Hour of reckoning in the 470 class

On the waters of Weymouth and Portland, it was the turn of the 470 class sailors to compete in the decisive medal races, in which every point earned counts double. New Zealand duo Jo Aleh and Olivia Powrie won the women’s medal race, to secure the gold. Making up the podium were British pair Hannah Mills and Saskia Clark, who took the silver despite finishing just ninth in the medal race, and ), and Lisa Westerhof and Lobke Berkhout of the Netherlands, for whom sixth place in the medal race was enough to secure bronze. The men’s medal race was a less tense affair since, with five victories from the 10 previous races, to go with one second place and two third places, Australia’s Mathew Belcher and Malcolm Page were champions-elect going into the final day of competition. With two victories under the belt already, British pair Luke Patience and Stuart Bithell were also assured of silver going into the medal race, leaving Argentinian pair Gabrio Zandona and Pietro Zucchetti to complete the podium roster and claim the bronze.

Dutch women retain hockey title

The women’s hockey tournament reached its climax at the Riverbank Arena, where the Dutch team completed a successful defence of their title by defeating world champions Argentina 2-0, thanks to second-half goals Carlien Dirkse van den Heuvel and captain Maartje Paumen, both from penalty corners. In the bronze medal match Great Britain’s women defeated New Zealand 3-1 to secure a podium finish for the first time since 1992.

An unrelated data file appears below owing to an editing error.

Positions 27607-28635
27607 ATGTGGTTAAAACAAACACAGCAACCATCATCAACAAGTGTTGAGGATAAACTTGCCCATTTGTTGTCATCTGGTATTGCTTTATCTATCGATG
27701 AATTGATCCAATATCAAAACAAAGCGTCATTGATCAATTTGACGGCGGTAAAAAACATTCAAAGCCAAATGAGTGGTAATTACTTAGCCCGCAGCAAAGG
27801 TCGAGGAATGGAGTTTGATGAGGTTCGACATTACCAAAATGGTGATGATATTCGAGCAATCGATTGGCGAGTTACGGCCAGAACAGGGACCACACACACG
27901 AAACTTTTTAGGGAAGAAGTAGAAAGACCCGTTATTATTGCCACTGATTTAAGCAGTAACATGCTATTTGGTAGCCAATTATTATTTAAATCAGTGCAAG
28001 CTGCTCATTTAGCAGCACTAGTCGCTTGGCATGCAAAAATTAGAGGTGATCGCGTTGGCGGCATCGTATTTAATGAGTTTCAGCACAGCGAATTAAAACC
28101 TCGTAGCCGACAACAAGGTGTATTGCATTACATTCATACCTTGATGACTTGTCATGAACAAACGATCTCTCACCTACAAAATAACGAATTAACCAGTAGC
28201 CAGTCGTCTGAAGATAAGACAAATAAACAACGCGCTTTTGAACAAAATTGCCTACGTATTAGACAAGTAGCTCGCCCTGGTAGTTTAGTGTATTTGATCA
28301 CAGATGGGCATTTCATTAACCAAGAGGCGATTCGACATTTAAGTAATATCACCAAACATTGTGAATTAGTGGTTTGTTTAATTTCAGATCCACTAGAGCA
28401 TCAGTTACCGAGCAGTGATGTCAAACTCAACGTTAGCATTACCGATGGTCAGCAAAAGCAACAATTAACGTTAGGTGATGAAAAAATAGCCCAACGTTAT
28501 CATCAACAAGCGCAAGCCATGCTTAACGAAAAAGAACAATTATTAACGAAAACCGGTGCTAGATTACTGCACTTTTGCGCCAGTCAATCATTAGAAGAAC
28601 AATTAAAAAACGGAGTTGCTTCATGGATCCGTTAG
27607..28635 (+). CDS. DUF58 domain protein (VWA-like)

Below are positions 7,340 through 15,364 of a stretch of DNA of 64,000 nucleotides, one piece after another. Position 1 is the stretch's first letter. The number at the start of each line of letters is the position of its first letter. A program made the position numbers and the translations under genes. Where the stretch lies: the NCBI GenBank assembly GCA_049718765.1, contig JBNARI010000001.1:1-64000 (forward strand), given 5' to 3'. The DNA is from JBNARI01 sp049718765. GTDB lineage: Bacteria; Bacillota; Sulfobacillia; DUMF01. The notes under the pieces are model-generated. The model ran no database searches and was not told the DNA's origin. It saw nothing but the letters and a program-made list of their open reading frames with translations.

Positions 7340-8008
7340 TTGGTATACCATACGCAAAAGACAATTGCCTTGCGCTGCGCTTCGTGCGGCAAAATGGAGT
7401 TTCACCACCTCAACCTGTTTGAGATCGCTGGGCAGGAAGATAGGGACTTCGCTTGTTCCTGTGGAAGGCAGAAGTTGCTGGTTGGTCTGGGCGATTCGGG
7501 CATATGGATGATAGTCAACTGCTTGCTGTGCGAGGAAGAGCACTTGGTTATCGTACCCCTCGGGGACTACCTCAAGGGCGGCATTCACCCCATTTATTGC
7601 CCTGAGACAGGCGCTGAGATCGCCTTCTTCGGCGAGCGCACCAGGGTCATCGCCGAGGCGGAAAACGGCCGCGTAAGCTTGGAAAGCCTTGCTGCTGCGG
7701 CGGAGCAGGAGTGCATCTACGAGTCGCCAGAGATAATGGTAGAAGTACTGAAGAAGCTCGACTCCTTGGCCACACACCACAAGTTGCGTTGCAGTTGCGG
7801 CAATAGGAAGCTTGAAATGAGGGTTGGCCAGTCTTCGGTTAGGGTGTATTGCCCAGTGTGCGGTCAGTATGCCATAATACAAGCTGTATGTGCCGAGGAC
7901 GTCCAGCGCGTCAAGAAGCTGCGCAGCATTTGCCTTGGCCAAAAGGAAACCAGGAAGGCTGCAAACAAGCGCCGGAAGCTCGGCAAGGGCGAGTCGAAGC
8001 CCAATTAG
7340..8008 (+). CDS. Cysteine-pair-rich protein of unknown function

Combat golds for four continents

There were gold medals up for grabs in various combat competitions on day 14, and nations from Europe, North America, South America and Asia shared the spoils. Jordan Burroughs won the USA’s first ever wrestling gold in the men’s -74kg freestyle, defeating Iran’s Sadegh Goudarzi 1-0, 1-0 in the final. Hungary’s Gábor Hatos and Russia’s Denis Tsargush each claimed bronze. In the -55kg weight category, Tsargush’s compatriot Dzhamal Otarsultanov emerged victorious from a thrilling contest with Georgia’s Vladimer Khinchegashvili (1-0, 4-3). The bronze medals went to North Korea’s Yan Kyong-il and Shinichi Yumoto of Japan
Also at the ExCeL, South Korean Hwang Kyung-Seon clinched a taekwondo gold in the women’s 57-67 kg weight category, after dominating Turkey’s Nur Tatar in the final to win 12-5. Germany’s Helena Fromm and Paige McPherson of the USA each won bronze.